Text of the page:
On February 19, 2009, about 1812 Alaska standard time, a twin-engine Piper PA-31-350 airplane, N41185, sustained substantial damage when it collided with snow-covered terrain about 5 miles northeast of the Nome Airport, Nome, Alaska. The airplane was being operated by Frontier Flying Service, Fairbanks, Alaska, as a visual flight rules (VFR) scheduled domestic commuter flight, as Flight 8218, under the provisions of Title 14 Code of Federal Regulations (CFR) Part 135. Of the six people aboard, the airline transport pilot and four passengers sustained minor injuries, and one passenger sustained serious injuries. Instrument meteorological conditions prevailed at the airport, and company flight following procedures were in effect. The flight departed Brevig Mission, Alaska, about 1735, en route to Nome.

During a conversation with the National Transportation Safety Board investigator-in-charge on February 20, the pilot reported that just after leaving Brevig Mission, he climbed the airplane to 5,500 feet, but as the flight progressed south towards Nome, the ceiling began to lower, and visibility diminished. About 10 miles north of Nome, the pilot said that he descended to about 1,500 feet, and the visibility was between 1 to 2 miles, with light snow showers.

The pilot said he contacted the Nome Flight Service Station (FSS), about 8 miles north of Nome, and obtained an airport advisory. The FSS specialist on duty reported that current weather conditions at the airport were below basic VFR conditions, then asked the pilot his intentions. The pilot reported that he requested and received a Special VFR clearance to enter the Nome Class E airspace, and he was advised that runway 28 was in use. He said that as the airplane flew towards the Nome Airport, he lowered the landing gear, configured the flaps to the approach setting, and started a gradual descent over an area of featureless, snow-covered, down-sloping terrain. The pilot said that during the descent a localized snow shower momentarily reduced his forward visibility, which deteriorated to a point where he was unable to discern any terrain features. He added that "flat light conditions" contributed to his inability to recognize any topographical features on the snow-covered terrain. The pilot said that he then encountered what he described as "white-out conditions," and the airplane subsequently collided with the snow-covered terrain.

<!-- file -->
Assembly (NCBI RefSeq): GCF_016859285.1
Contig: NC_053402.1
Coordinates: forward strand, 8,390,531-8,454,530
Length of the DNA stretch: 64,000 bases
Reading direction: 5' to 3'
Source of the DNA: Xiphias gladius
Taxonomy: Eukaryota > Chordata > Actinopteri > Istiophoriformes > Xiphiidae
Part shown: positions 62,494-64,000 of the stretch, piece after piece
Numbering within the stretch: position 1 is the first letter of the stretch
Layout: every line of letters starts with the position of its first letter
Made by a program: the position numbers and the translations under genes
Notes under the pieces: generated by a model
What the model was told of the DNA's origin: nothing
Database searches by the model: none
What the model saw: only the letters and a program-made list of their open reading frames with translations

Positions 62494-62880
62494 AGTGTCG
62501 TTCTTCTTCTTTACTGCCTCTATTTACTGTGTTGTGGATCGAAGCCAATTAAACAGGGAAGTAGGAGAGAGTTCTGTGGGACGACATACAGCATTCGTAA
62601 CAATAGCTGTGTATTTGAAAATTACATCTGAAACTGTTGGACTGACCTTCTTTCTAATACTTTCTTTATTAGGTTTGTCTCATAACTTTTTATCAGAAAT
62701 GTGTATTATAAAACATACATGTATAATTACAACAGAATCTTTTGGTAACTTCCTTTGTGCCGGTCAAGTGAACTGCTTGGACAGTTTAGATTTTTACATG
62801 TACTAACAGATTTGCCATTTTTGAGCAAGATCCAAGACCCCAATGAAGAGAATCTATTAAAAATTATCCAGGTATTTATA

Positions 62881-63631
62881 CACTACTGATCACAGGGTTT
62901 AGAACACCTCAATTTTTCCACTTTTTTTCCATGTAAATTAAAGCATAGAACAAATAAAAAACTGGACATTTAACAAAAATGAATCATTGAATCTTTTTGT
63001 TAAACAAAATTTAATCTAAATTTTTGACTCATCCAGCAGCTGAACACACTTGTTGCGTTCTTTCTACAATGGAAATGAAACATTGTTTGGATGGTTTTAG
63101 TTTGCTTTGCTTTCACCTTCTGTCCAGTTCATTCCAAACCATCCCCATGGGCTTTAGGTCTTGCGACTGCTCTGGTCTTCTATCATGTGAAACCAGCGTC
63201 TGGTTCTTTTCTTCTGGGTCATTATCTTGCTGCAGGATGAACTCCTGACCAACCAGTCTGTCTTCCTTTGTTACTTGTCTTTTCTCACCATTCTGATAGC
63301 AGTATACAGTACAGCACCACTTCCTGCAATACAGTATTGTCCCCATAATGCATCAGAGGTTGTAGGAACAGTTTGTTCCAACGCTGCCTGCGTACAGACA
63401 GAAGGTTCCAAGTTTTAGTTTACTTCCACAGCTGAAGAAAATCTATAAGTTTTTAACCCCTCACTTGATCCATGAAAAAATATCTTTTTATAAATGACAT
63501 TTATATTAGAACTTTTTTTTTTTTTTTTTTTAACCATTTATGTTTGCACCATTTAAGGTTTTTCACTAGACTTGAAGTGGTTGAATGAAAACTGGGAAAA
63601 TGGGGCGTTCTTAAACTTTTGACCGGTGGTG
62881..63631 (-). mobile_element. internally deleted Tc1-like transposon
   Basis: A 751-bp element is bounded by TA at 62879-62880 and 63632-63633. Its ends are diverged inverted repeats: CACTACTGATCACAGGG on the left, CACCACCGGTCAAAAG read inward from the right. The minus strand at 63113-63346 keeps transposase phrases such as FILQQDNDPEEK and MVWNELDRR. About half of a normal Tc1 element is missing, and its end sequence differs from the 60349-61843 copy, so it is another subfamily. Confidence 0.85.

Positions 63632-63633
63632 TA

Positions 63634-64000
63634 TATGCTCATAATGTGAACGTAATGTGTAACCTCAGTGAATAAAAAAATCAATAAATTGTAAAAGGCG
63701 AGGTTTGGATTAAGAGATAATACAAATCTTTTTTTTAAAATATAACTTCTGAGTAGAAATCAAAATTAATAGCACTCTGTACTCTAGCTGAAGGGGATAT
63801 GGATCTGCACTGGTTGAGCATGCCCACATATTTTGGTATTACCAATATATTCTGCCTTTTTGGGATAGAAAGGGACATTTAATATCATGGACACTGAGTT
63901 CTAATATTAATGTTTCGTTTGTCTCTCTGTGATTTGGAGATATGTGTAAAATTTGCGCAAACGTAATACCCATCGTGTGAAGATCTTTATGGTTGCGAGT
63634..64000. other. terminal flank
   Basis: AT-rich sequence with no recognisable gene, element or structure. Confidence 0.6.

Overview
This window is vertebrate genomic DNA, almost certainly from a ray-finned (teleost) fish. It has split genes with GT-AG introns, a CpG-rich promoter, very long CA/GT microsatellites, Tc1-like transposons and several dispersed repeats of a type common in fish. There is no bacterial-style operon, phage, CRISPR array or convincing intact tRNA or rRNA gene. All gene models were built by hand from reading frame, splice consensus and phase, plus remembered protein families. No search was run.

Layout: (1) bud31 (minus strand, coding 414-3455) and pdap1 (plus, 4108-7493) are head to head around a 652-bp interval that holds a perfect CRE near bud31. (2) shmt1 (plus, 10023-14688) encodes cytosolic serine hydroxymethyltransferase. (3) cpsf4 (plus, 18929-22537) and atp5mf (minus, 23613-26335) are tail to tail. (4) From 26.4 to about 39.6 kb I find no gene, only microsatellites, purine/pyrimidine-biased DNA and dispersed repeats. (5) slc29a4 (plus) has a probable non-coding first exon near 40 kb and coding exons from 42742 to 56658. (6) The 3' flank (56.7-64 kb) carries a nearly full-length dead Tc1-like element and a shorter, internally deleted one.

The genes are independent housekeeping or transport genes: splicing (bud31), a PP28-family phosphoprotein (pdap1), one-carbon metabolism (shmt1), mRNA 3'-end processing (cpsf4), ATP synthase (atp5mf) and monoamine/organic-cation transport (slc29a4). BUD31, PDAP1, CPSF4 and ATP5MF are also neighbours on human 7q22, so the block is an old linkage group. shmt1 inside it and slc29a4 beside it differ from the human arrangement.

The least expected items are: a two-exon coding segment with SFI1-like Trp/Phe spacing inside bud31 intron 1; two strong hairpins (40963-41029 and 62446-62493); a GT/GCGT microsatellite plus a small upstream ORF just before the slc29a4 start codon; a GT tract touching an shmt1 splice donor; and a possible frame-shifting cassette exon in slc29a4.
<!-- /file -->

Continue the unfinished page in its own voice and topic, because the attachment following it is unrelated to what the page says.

After the airplane struck terrain, the main landing gear collapsed, and the airplane slid for about 100 feet, coming to rest in 8 feet of fresh, windblown snow.

The closest weather reporting facility was the Nome Airport, 5 miles southwest of the accident site. At 1802, about 10 minutes before the accident, a special weather observation from the Nome Airport was reporting, in part: Wind, 250 degrees (true) at 20 knots, gusting to 25 knots; visibility, 1.5 statute miles with light snow and mist; clouds and sky condition, broken layers at 900 and 1,600 feet, 3,200 feet overcast; temperature, 25 degrees F; dew point, 25 degrees F; altimeter, 30.06 inHg.